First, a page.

Though not considered a main focus in this paper, we also explore how NeuRD behaves in the single agent stationary RL setting. Specifically, we consider IMPALA (Espeholt et al., 2018), a state-of-the-art policy gradient based distributed learning agent, as a baseline. We replace the IMPALA policy update rule with that of NeuRD, otherwise keeping the training procedures the same as those used by Espeholt et al. (2018). We then compare the two algorithms in a suite of DMLab-30 (Beattie et al., 2016) tasks. All IMPALA scores correspond to the ‘experts’ (i.e., non-multitask) results reported by Espeholt et al. (2018, Table B.1).

Of particular note is the rooms_select_nonmatching_object domain, where NeuRD attains a score of , which is significantly higher than IMPALA’s score of

. We conjecture this is due to the inherent adaptivity required on behalf of the agent to maximize its reward. In this domain, the agent spawns in a room, and views an out-of-reach object shown in one of two displays. If the agent reaches a specific pad in the room, it receives a

reward, and is spawned to a second room with two objects, one of which was the one in the previous room. The agent receives a reward of (respectively, ) if it collects object not matching (respectively, matching) the one in the previous room, then respawns to the first room. The episode ends after 12 seconds. This domain can be viewed as a contextual two-arm bandit problem, where the agent needs to learn to choose the non-matching object based on the context provided in the first room, rather than converge to a deterministic policy that always chooses the object that yielded the first reward. We, therefore, conjecture that the adaptivity properties of NeuRD enable it to attain the high reward in contrast to IMPALA. These preliminary results indicate that investigation of NeuRD’s performance in related nonstationary single-agent settings may make for an interesting avenue of future work.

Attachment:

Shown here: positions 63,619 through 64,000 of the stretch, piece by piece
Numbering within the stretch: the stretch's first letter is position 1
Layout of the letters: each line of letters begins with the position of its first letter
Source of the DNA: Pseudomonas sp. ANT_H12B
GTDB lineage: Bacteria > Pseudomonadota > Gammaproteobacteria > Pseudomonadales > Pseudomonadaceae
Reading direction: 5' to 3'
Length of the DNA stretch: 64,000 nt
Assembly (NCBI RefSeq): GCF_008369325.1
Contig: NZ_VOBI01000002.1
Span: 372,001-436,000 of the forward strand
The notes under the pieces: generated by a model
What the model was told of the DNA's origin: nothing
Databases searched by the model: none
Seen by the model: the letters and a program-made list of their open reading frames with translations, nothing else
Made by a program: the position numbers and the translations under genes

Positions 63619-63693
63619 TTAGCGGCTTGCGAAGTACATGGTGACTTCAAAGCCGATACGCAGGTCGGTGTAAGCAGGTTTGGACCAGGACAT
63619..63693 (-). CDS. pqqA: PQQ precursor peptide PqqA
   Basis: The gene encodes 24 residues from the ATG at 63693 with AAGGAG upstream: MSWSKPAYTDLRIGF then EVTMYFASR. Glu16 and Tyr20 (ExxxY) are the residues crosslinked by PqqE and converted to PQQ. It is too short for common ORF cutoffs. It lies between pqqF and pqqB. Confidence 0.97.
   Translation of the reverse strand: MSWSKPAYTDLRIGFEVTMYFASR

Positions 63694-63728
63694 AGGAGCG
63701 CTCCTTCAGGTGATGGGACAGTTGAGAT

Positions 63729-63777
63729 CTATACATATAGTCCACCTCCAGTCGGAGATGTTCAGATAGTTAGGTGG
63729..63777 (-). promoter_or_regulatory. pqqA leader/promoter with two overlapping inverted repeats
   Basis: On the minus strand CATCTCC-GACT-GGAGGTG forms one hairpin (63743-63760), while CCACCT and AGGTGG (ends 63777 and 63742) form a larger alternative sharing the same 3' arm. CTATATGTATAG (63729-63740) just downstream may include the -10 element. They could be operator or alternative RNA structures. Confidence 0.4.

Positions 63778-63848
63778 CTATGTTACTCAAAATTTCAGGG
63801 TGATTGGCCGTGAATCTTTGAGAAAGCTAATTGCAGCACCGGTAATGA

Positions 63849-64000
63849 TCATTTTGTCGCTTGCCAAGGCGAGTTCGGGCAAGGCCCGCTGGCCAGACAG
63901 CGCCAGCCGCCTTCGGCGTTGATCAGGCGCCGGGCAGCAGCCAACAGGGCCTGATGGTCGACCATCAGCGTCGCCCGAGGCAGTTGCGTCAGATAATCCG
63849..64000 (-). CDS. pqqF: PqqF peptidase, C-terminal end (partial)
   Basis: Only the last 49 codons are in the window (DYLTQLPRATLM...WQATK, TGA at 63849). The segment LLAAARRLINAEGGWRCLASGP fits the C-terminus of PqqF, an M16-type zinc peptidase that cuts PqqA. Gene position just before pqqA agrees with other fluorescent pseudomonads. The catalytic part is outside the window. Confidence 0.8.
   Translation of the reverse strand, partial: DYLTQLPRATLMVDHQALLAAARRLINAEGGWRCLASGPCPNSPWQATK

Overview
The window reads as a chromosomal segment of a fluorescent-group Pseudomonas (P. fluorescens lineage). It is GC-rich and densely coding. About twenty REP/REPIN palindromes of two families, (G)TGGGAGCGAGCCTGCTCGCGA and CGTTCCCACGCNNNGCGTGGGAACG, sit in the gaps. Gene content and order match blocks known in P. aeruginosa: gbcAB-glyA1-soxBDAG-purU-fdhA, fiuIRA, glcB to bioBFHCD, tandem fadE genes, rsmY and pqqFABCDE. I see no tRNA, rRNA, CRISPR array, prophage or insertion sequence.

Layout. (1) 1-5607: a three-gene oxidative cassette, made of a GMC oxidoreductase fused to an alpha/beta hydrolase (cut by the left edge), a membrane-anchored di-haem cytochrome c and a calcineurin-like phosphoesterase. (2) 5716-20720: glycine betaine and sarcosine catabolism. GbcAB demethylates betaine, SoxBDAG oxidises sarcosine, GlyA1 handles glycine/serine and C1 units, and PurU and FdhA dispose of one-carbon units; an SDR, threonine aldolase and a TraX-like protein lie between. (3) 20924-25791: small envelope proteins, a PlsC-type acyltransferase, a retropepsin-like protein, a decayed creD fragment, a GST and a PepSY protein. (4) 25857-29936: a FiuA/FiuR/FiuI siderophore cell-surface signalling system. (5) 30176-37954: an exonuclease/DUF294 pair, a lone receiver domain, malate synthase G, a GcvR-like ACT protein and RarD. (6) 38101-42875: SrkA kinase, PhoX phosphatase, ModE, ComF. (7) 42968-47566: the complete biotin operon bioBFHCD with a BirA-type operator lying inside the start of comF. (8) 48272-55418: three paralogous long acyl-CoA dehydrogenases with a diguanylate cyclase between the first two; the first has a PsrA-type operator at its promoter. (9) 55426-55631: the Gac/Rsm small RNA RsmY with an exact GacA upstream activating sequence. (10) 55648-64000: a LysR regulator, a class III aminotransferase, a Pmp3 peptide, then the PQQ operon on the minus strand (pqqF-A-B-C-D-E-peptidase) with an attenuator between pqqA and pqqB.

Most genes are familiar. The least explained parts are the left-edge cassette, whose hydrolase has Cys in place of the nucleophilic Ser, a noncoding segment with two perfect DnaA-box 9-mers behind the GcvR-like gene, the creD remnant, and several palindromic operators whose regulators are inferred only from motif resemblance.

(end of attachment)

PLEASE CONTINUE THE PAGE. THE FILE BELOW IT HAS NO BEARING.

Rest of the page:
Figure D.9: NeuRD learning curves in single-agent stationary RL, for various DMLab-30 domains. Results reported for 20 hyperparameter seeds, with raw performance of top-3 seeds in dark blue, mean performance of top-3 seeds in red, and remaining seeds in light blue.
Level name Human Random IMPALA NeuRD
ooms_select_nonmatching_object & 65.9 & 0.3 & 7.3 & 48.9$\pm$4.0 \\
b rooms_watermaze
54.0 4.1 26.9 29.80.4
ooms_keys_doos_puzzle 53.8 4.1 28.0 24.21.2
asertag_one_opponent_smal 18.6 -0.1 -0.1 0.00.0
asertag_three_opponents_smal 31.5 -0.1 19.1 0.00.0
asertag_one_opponent_arge 12.7 -0.2 -0.2 0.00.0
asertag_three_opponents_arge 18.6 -0.2 -0.1 0.00.0
xplor_goal_locations_small 267.5 7.7 209.4 208.60.4
xplor_object_locations_small 74.5 3.6 57.8 54.00.4
xplor_object_locations_large 65.7 4.7 37.0 42.80.8
atlab_fixed_large_map & 36.9 & 2.2 & 34.7 & 22.5$\pm$4.6 \\
24.4 3.0 20.7 22.60.7
atlab_varyig_map_randomized 42.4 7.3 36.1 37.21.3
sychlab_arbitrary_visuomotor_maping 58.8 0.2 16.4 16.50.6
sychlab_continuous_recognition & 58.3 & 0.2 & 29.9 & 30.7$\m
sychlab_sequential_comarison 39.5 0.1 0.0 0.00.0
Table 1: Comparison of IMPALA and NeuRD performance in single-agent stationary RL, for various DMLab-30 domains. Both trained for environment frames in each domain. Human and random results are those reported by Espeholt et al. (2018). IMPALA scores correspond to the ‘experts’ (i.e., non-multitask) results reported by Espeholt et al. (2018, Table B.1). NeuRD scores are reported for top-3 of 20 hyperparameter seeds.